Since both C and α are weighted by the volume of the various tissue components, one should expect that in some situations, part of the measured fluctuations might be attributable to relative volume fluctuations of the tissue components.
While the invention will now be described in connection with certain preferred embodiments with reference to the following illustrative figures so that it may be more fully understood, it is stressed that the particulars shown and described are by way of example and for purposes of illustrative discussion only and are presented in the cause of providing what is believed to be the most useful and readily understood description of the principles and conceptual aspects of the invention. In this regard no attempt is made to show structural details of the devices of the invention and their component parts in more detail than is necessary for a fundamental understanding of the invention, the description taken with the drawing making apparent to those skilled in the art how the several forms of the invention may be embodied in practice.
In the drawings:
FIG. 1 is a cross-sectional view showing the device according to the invention clamped on a living tissue and electrically connected to input and output devices;
FIGS. 2, 3 and 4 schematically show in graph form various outputs (voltages) of the device; and
FIGS. 5, 6 and 7 are graphic presentations of experimental results in vivo using the device and method of the present invention on a human subject.
As seen, on a mount 4 there is rigidly affixed a piezoelectric transducer 1 and across a gap a in the mount 4, there is held a piezoelectric transducer 2 by means of an insert 3 adjustably slidable in the mount 4 by means of a manipulatable screw 5.
The distance d between the transducers 1 and 2 is variable so that when a tip of a soft tissue 6 is inserted into the gap a between the transducers, an intimate contact between the tissue and the transducers can be obtained merely by decreasing the distance d therebetween.
Optionally, the mount 4 may be provided with additional, known per-se, adjusting means so as to facilitate the fine adjustment of the required parallelism between the two transducers for all ranges of the d values. The exposed surfaces of the transducers which are in contact with the tissue, as well as the mounts or holders (if metallic) are grounded. The opposite side surfaces of the transducers serve as the input/output electrodes, respectively, electrodes 7 and 8. Two coaxial cables 9 and 10, respectively connect these electrodes to a frequency generator at the input and to an amplifier and a demodulator at the output and in turn to a signal analyser as shown. Each of the transducers can, in fact, serve as an input or output.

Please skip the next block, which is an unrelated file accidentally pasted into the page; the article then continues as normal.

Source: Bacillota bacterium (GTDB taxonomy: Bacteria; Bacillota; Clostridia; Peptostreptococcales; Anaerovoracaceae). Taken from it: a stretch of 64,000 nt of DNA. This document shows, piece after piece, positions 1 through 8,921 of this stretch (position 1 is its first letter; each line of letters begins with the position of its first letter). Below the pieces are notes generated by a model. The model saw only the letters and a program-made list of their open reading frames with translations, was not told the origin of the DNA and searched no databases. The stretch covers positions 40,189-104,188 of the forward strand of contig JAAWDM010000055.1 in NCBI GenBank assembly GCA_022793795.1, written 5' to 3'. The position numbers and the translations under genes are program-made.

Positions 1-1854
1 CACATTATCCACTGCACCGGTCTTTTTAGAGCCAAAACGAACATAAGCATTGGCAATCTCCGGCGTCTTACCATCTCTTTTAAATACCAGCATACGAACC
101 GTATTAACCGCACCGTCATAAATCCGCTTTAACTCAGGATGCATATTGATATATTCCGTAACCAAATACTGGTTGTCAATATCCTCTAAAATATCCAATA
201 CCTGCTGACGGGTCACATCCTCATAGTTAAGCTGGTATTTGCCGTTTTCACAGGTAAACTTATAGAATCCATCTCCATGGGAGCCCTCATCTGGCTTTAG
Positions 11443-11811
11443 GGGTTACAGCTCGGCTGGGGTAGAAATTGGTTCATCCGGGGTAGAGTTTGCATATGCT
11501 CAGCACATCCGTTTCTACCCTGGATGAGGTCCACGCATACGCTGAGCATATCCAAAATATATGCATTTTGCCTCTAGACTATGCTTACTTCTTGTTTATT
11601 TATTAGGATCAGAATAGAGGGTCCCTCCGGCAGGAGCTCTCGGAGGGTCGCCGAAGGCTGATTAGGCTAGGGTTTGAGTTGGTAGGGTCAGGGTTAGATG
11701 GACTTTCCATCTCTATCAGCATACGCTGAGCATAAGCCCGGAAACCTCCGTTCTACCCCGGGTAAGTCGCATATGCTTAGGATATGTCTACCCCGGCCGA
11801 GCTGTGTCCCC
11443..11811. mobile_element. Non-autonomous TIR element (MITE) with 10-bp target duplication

In operation, the device is superimposed on a tip of a tissue such as an earlobe and is fixed in place by an attached accessory, which is specific to the tested organ (not shown in FIG. 1). During this time, the electronic parts of the system are working. Using, e.g., an adjusting screw, the gap between the transducers is diminished. The signal analyser releases two signals during this time, V01 or V02 which are displayed on a screen in the sweep mode (see FIG. 4). Some jelly should advantageously be applied to the crystals to improve the acoustic matching.
Applying at the input a sine-wave voltage, having the frequency f, the demodulated output of the device is a voltage which possesses, as a function of f, a peak structure that is mostly pronounced around fQ, 3fQ, 5fQ . . . where fQ is the resonance frequency of the crystals (FIG. 2). It can be shown that for the nth peak, which is centered around fn and possesses a half-power-band Δfn +a, the sound velocity C and the sound absorption α of the tested medium at fn are related to fn and Δfn as follows:
αλn /π=Δfn /fn C˜λn fn (3)
where λn =2d/n is the wavelength, and a is a constant contribution of the device itself, being filled, e.g., with nonabsorbing material (Eggers & Funck, 1973, ibid).
Using Eqs. (1)-(3) we find
Δfn-(2π/ρλn 2)η* (4)
where η*=(4/3)ηs +ηv is a combined "viscosity". In the conventional use of this so-called "resonator method" a frequency sweep, if performed, gives data (FIG. 2) that are analysed manually or semi-automatically for obtaining α and C. During the measurements an excellent temperature stabilization is required (±0.001° C.) (Eggers & Funck, 1973, ibid). In the present invention of interest is the relative fluctuations of α and/or C, that stem from internal processes, on real time. If the time scale of these processes is much longer than the period of a single frequency sweep, then α and C are well-defined instantaneously. Assuming that ρ is a constant, we find:
δη*/η*=δ(Δfn)/Δfn δC/C=δfn /fn (5)
An example of a possible way of simultaneous measurement of fn and Δfn as functions of time is illustrated in FIG. 3. Solid sweep curve #K and #K+1 describe the structure of the nth resonant peak, as obtained by performing two frequency sweeps at times KΔt and (K+1)Δt respectively, where K=1, 2, 3, . . . and Δt is a constant time interval. The corresponding peak locations are fn k and fn k+1 and the widths of the resonance curves are Δfn k +a and Δfn k+1 +a, in which a is related to the contribution of the device (without the sample) to the total width of the curve. Taking fn (ref) to bean arbitrary reference for frequency measurement of a peak location, Σfn k and Σfn k+1 are the related fluctuations in the peak location. Consider the case of a heterogeneous system in which the ith component that occupies the volume fraction xi possesses Ci & αi the observed value of the ultrasonic velocity will take the form
C=Σi xi Ci (6)
and the relative value of an instantaneous fluctuation in is given as follows:
δfn /fn =δC/C=Σi (δxi /xi +δCi /Ci)xi (Ci /C) (7)
where C is the average value of C. Similar expressions to Eqs. (6) to (7) hold, respectively, for η* and δη*/η* (or approximately for α and δα/α). Eq. (7) shows that the measured parameters i.e. δ(Δfn) and δfn are related to fluctuations in volume fraction and the viscoelastic properties of the system components. The measurements are mostly meaningful if the size of the various components is smaller than the ultrasonic wavelength which is about 0.5 mm.
After amplifying and demodulating the output, a fast and on-line data analysis is applied. The final output is shown in FIG. 4: At the end of each sweep the signal analyser releases two signals V01 ∝fn -fn (ref)=δfn Vo2 ∝Δfn -Δfn (ref)=δ(Δfn) where fn (ref) and Δfn (ref) are adjustable references. It is important to note that δfn /fn & δ(Δfn)/Δfn are independent of the amplitude of the input/output of the device and the gap d and thus characterize the tissue itself.